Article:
This policy restriction has been a sore point for conservatives for years. Several weeks before the Nuclear Posture Review earned headlines, John Bolton, the undersecretary of state for arms control and international security, took a significant, but little-noticed, swipe at negative security assurances. In an interview with Arms Control Today magazine, Bolton, for years a right-wing opponent of many arms treaties, was asked if Warren Christopher’s 1995 statement remained the policy of the Bush administration. Bolton replied, “I don’t think we’re of the view that this kind of approach is necessarily the most productive.” He noted that the administration’s emphasis was not “on the rhetorical” but on “the actual change in our military posture,” which would be “embodied in the outcome of the Nuclear Posture Review.”

The interviewers from Arms Control Today pressed him, asking, “So, right now, the Bush administration would not make a commitment to non-nuclear-weapon states…that it would not use nuclear weapons?” Bolton answered: “I don’t think we have any intention of using nuclear weapons in circumstances that I can foresee in the days ahead of us. The point is that the kind of rhetorical approach that you are describing doesn’t seem to me to be terribly helpful in analyzing what our security needs may be in the real world, and what we are doing, instead of chit-chatting is making changes in our force structures.” (Making changes? You bet.)

In his responses, Bolton did not acknowledge the role of negative security assurances in the NPT process. It was as if he believed such statements were nothing more than conversational niceties. Which might be true from the perspective of other nations. But if these nations are going to be encouraged by such statements from Washington, then these declarations have great value.

Bolton is the Bush administration’s key person–its soul–on arms control issues, and his remarks seemed to mark an abrupt turn-about in a long-standing policy on a highly sensitive topic. But the administration tried to dance its way out of the corner. Shortly after the interview, during the daily briefing of State Department spokesman Richard Boucher, a reporter asked Boucher to explain Bolton’s comments and wondered, “Are you now prepared to nuke un-nuked countries?” Boucher claimed “Bolton was reiterating…a policy that the United States government has had since the 1970s.” This was exactly wrong. Bolton had dismissed that policy. Then Boucher repeated the statement that Christopher had issued in 1995. So policy reversed was unreversed.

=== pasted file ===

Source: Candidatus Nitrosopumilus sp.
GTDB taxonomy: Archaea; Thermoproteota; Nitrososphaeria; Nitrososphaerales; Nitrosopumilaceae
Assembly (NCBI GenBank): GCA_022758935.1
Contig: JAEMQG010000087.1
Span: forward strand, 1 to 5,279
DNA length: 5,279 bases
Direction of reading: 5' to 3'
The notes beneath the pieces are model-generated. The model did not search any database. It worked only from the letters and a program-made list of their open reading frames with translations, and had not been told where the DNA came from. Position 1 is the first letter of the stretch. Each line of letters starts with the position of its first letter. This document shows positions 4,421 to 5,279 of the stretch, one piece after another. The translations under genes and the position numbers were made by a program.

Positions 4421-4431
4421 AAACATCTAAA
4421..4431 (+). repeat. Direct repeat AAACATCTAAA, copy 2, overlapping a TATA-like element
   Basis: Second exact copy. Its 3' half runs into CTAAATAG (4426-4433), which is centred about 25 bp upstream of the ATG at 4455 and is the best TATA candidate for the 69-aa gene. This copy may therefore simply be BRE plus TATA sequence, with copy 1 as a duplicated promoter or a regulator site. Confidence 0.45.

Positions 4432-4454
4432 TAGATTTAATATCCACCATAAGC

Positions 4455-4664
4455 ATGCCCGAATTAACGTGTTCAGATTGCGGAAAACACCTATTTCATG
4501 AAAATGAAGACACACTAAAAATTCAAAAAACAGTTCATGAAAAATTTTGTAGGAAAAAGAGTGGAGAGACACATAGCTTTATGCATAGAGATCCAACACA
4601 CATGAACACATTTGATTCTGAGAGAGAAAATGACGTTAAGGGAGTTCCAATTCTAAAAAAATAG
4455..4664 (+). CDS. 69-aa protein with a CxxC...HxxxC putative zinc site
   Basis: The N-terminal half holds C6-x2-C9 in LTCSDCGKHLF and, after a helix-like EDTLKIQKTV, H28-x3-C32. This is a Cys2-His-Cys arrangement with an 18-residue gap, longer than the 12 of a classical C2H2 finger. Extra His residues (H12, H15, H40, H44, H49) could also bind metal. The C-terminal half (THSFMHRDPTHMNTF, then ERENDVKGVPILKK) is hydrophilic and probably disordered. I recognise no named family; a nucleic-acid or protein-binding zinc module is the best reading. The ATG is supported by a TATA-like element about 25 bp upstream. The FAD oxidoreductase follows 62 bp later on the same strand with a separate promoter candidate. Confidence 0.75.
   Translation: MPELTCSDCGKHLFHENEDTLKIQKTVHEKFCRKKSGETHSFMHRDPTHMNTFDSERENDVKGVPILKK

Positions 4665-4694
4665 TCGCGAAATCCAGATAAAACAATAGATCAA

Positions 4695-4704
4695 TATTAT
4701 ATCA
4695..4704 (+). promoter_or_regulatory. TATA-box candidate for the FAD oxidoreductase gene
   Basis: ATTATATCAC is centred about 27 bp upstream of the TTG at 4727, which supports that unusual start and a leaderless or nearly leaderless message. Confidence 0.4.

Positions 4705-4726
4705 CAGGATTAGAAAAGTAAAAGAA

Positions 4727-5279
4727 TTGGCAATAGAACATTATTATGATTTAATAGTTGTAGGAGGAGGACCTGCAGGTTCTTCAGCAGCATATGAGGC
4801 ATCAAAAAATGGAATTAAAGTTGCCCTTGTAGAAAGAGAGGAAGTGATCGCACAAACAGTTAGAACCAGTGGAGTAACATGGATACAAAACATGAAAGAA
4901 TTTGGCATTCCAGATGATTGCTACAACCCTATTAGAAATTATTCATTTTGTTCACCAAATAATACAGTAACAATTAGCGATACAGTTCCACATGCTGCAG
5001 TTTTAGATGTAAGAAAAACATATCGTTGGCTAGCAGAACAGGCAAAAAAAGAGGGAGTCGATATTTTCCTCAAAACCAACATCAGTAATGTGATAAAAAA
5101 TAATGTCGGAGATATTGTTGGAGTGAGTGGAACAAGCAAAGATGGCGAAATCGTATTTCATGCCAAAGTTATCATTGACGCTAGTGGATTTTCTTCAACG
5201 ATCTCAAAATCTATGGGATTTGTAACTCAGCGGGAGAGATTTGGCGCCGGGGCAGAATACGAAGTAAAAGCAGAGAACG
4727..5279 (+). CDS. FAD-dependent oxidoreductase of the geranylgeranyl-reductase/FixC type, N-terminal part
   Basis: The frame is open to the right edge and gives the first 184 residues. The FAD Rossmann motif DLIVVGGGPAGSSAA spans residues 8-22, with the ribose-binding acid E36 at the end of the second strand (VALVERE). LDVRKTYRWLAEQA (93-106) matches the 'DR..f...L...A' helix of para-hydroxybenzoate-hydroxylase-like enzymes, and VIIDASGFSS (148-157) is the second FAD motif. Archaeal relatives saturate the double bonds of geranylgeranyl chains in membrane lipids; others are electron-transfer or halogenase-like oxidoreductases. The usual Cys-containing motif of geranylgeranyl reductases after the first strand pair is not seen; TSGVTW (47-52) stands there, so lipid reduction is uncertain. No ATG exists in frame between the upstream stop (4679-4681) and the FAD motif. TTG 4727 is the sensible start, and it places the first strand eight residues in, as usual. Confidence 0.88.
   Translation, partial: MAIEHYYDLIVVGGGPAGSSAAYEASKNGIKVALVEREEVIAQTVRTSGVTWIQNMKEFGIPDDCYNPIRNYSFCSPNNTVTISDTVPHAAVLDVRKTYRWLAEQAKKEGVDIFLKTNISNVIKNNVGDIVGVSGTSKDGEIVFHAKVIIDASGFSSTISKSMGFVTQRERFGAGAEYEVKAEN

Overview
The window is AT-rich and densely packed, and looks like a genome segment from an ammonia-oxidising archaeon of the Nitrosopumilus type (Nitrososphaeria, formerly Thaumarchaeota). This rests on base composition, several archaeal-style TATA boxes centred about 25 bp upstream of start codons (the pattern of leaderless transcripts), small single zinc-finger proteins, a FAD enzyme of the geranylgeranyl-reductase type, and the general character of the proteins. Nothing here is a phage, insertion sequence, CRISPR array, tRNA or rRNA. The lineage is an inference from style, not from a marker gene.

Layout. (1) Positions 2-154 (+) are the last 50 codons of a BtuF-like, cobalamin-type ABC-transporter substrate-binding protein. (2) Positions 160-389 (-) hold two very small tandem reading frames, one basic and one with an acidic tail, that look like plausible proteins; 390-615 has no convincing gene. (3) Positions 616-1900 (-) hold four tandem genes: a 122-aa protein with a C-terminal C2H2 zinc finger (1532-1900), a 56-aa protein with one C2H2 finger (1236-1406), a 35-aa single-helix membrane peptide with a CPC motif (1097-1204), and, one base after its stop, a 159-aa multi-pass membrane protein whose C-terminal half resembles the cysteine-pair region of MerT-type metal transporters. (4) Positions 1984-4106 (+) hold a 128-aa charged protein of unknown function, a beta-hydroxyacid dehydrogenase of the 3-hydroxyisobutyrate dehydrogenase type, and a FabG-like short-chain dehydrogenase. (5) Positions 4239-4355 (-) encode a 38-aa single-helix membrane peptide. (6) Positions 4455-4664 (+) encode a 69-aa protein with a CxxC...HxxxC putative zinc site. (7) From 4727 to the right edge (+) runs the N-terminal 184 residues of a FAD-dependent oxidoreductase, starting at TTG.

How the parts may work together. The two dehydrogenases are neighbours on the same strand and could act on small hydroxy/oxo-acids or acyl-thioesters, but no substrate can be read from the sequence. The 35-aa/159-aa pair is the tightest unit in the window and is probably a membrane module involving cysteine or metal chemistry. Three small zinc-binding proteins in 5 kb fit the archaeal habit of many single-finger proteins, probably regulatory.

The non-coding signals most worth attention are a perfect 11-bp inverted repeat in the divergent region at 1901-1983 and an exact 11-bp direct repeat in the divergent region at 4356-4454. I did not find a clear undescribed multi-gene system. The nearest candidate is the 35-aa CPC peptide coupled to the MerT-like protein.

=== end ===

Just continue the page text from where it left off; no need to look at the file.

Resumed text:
But maybe not. Boucher added a caveat, noting that the U.S. “will do whatever is necessary to deter the use of weapons of mass destruction against the United States, its allies, and its interests.” He asserted that “those kind of statements have been made repeatedly since the 1970s,” and he quoted a 1996 remark from then-Defense Secretary William Perry, who said that if the United States was attacked by chemical weapons, “we could have a devastating response without the use of nuclear weapons, but we would not forswear that possibility.”

In covering for Bolton and claiming nothing had changed, Boucher appeared to have stretched the weapons-of-mass-destruction loophole. He was not only saying, as Perry did, that nuclear weapons could be used in retaliation after a chemical weapons attack against the United States; he was warning that nuclear arms might be used preemptively to prevent such an attack. And that is indeed the policy contained in the new Nuclear Posture Review. If the United States has (or says it has) reason to believe a non-nuclear-weapon state is amassing biological weapons for use against the United States, then that country qualifies for the nuclear hit list.

Bolton, despite Boucher’s spin, was indeed speaking for an administration that does not see merit in declaring we-won’t-nuke-the-un-nuked in order to enhance nonproliferation efforts. As Bush’s disregard of the Anti-Ballistic Missile Treaty demonstrated, this crowd is drawn more to unilateral force decisions than to multilateral nonproliferation endeavors. The more worrisome portions of the Nuclear Posture review may only be what-ifs. But in nuclear diplomacy, what-ifs and words do count. The Bush administration’s new weapon plan is a shot against the nations he has rhetorically targeted but also a strike against governments and diplomats that take nuclear nonproliferation seriously.